There’s no need for a new start-up if there’s nothing to fix, right? True, but there’s always something to fix, right down to daily annoyances. Nest is a company that is reinventing things that annoy the shit out of me, like smoke detectors and thermostats. Similarly, music has a history of disruption. What’s cool about music, though, is the product itself isn’t what is to be fixed. It’s culture. The history is much deeper than this example, but Woodstock was a great example of this. Punk rock, both at its worst and at its best, seeks to reconstruct (or destroy) culture. Hip hop gave a voice to the voiceless. Entrepreneurs seek to simplify, they seek to make things better than they currently are. Musicians seek honesty, they seek a fundamental truth that will resonate with people. Both seek to do what has never been done or said before.

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3. Public Relations and Branding

“There’s only one thing worse than being talked about, and that is not being talked about.”-Oscar Wilde

Say what you will, but Miley Cyrus is smarter than you. Or, whoever is marketing for her is. They know that, especially in today’s media landscape, if you’re not doing something interesting, you won’t be talked about. And if you’re not being talked about, you lose. Most musicians don’t have the massive platform that Miley Cyrus does. That’s okay. They still understand the power of branding. Take Travis Barker: Dude looks cool as fuck all the time. The mohawk, the tattoos, the sleeveless tees? They’re all assets that help build the brand of FS&S. Did you know Terry Richardson used to play bass in a band. His work, certainly controversial, is unique and well branded, and he carries himself with brand-consciousness as well. There’s a lot to the marketing mix that musicians, as well as entrepreneurs, don’t understand. But they tend to be damn good at crafting a brand.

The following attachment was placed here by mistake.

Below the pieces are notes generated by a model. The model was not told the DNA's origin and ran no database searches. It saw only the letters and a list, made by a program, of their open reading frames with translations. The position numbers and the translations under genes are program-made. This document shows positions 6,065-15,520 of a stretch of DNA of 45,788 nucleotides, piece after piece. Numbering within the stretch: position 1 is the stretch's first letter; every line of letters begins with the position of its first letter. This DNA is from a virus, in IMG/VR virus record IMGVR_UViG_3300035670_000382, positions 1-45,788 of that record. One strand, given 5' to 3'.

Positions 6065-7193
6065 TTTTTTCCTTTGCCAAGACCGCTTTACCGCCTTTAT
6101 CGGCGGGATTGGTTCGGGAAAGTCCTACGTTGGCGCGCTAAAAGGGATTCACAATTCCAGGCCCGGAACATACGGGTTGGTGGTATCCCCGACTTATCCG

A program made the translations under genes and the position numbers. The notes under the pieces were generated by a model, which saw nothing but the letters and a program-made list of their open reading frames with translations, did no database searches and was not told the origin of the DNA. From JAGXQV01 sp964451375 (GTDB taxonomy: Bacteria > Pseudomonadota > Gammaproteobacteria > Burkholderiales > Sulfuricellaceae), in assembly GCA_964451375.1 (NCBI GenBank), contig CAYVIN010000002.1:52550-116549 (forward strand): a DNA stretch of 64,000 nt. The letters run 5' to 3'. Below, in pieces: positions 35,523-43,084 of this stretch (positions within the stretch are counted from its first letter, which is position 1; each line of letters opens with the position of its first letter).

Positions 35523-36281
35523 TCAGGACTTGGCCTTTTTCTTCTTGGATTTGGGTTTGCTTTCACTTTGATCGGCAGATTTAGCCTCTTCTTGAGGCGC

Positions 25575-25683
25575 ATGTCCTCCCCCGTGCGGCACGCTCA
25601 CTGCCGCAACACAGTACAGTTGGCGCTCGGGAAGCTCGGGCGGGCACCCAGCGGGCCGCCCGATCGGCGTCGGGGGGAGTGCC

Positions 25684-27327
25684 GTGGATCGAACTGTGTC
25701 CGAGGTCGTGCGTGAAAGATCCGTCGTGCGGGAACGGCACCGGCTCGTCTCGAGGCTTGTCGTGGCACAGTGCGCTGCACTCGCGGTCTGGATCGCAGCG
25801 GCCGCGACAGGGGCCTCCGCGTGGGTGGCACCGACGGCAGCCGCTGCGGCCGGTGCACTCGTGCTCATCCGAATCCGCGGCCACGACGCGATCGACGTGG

4. Leadership and Group Cohesion

“The one quality that can be developed by studious reflection and practice is the leadership of men.”-Dwight D. Eisenhower

Not all who join bands are or will be great leaders, just as not everybody that works for a start-up will be. But the kid who, after practicing his instrument for hours a day, leaves the basement to phone his band members to organize weekly band practices will learn a lot about leadership. For starters, this musical CEO will learn the value of good co-workers. Everyone who’s played in a band has had the delightful experience of playing with a lazy bassist, an egotistical guitar player, or a drummer that skips practice. Leadership is when someone decides to cut the poison from the product. Good leaders in business and music surround themselves with amazing people, because that makes them do amazing things. As Tim Ferriss says, “you are the average of the five people you associate with most, so do not underestimate the effects of your pessimistic, unambitious, or disorganized friends. If someone isn’t making you stronger, they’re making you weaker.” A good band leader learns how to pick ‘em right and how to organize ‘em once they’re there. They develop a talent for delegation and for presenting clear and effective goals. They learn how to act on stage, to speak to a crowd, and how to carry the band through a performance. An early stage start-up founder that picks poisonous co-founders and employees is asking for a disaster. That same CEO needs to know how to lead her team using clear cut communication and effective goal setting. I cannot emphasize enough much a musician can learn about business leadership.